Meaghan: “Everyone had a genuine friendship and I think that helped everyone feel like they belonged. So many girls would just say that the thing they looked forward to the most was just being in the locker room together and seeing each other. You could talk to anyone about your problems and people wanted to listen and to help.
“I think we had a great sense of togetherness. Our coaches made our team motto Tough and Together and I think we were successful at making that who we were.”
Third-year Jayden Bontkes: “I’ve never been part of such a competitive environment that wasn’t overwhelming. Considering how competitive the environment was, I was shocked with how close we were as a group. It was loving, yet when you went on the court, every practice was a battle. We’re people before volleyball players and the coaches made that a priority.”
Third-year Olivia Heinen: “We all loved each other and that was our biggest priority and, with that, volleyball followed. Obviously volleyball was a huge priority for us. It has to be. But I think we did a really good job of making sure that we knew each other really well before we stepped on the court.”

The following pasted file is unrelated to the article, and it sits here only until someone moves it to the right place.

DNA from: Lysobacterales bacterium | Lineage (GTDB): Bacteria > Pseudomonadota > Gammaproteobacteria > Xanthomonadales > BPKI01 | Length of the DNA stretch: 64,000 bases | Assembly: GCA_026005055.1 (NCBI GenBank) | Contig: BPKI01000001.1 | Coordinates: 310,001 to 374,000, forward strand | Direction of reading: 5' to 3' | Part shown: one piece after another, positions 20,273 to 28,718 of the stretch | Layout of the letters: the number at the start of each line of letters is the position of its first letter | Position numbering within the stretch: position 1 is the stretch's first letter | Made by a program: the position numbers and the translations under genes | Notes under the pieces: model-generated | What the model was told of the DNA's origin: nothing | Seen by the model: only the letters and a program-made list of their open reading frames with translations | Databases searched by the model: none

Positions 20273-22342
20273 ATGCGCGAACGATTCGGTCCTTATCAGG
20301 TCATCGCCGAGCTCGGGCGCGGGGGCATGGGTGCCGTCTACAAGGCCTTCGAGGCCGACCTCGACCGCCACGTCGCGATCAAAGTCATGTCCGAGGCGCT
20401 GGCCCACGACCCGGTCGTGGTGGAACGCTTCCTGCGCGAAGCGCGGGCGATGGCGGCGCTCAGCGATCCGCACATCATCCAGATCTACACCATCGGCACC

Jessica: “It was definitely life-changing. It was just so amazing to be able to play freely. We really took time to get to know each other off the court. We were able to have those hard conversations without having negativity.”
Mikaelyn: “I’ve been on a lot of teams over my career and definitely finishing off with this specific year was very enlightening and motivating knowing my teammates are genuinely my best friends. It’s not like I had just two or three best friends on the team. I’m extremely tight with every single one of them. They know all my flaws and all my strengths and it definitely changes how we are as a group on and off the court. We can actually walk through life together.”
It was truly an historic season, as the Spartans put together their best-ever regular season, posting a 22-2 record that saw TWU capture both the Canada West regular season and playoff titles.
Meaghan: “We always share our testimonies at the start of the year and that’s so great for getting to know people for who they are. Then you really know where people are coming from, so you can respond to situations in the most loving way.”